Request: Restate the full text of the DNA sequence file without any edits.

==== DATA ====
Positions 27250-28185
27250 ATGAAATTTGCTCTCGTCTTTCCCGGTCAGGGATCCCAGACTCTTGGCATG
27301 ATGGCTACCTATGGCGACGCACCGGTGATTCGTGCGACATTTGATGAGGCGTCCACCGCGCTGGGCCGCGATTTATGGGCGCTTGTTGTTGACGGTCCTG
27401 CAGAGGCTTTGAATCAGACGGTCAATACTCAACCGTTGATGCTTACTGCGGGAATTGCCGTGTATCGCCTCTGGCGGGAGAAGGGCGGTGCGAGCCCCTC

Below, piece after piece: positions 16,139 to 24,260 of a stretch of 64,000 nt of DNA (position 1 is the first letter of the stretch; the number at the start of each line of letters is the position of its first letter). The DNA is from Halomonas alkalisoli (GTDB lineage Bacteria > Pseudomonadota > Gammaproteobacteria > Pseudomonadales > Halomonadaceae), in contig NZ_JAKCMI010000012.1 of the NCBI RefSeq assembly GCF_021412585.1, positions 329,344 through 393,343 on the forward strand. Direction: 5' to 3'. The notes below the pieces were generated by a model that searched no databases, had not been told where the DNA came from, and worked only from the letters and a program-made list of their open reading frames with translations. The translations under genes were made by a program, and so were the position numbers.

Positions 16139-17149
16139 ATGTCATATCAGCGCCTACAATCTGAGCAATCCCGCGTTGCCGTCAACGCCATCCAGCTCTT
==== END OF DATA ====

Positions 27250-28185
27250 ATGAAATTTGCTCTCGTCTTTCCCGGTCAGGGATCCCAGACTCTTGGCATG
27301 ATGGCTACCTATGGCGACGCACCGGTGATTCGTGCGACATTTGATGAGGCGTCCACCGCGCTGGGCCGCGATTTATGGGCGCTTGTTGTTGACGGTCCTG
27401 CAGAGGCTTTGAATCAGACGGTCAATACTCAACCGTTGATGCTTACTGCGGGAATTGCCGTGTATCGCCTCTGGCGGGAGAAGGGCGGTGCGAGCCCCTC

Below, piece after piece: positions 16,139 to 24,260 of a stretch of 64,000 nt of DNA (position 1 is the first letter of the stretch; the number at the start of each line of letters is the position of its first letter). The DNA is from Halomonas alkalisoli (GTDB lineage Bacteria > Pseudomonadota > Gammaproteobacteria > Pseudomonadales > Halomonadaceae), in contig NZ_JAKCMI010000012.1 of the NCBI RefSeq assembly GCF_021412585.1, positions 329,344 through 393,343 on the forward strand. Direction: 5' to 3'. The notes below the pieces were generated by a model that searched no databases, had not been told where the DNA came from, and worked only from the letters and a program-made list of their open reading frames with translations. The translations under genes were made by a program, and so were the position numbers.

Positions 16139-17149
16139 ATGTCATATCAGCGCCTACAATCTGAGCAATCCCGCGTTGCCGTCAACGCCATCCAGCTCTT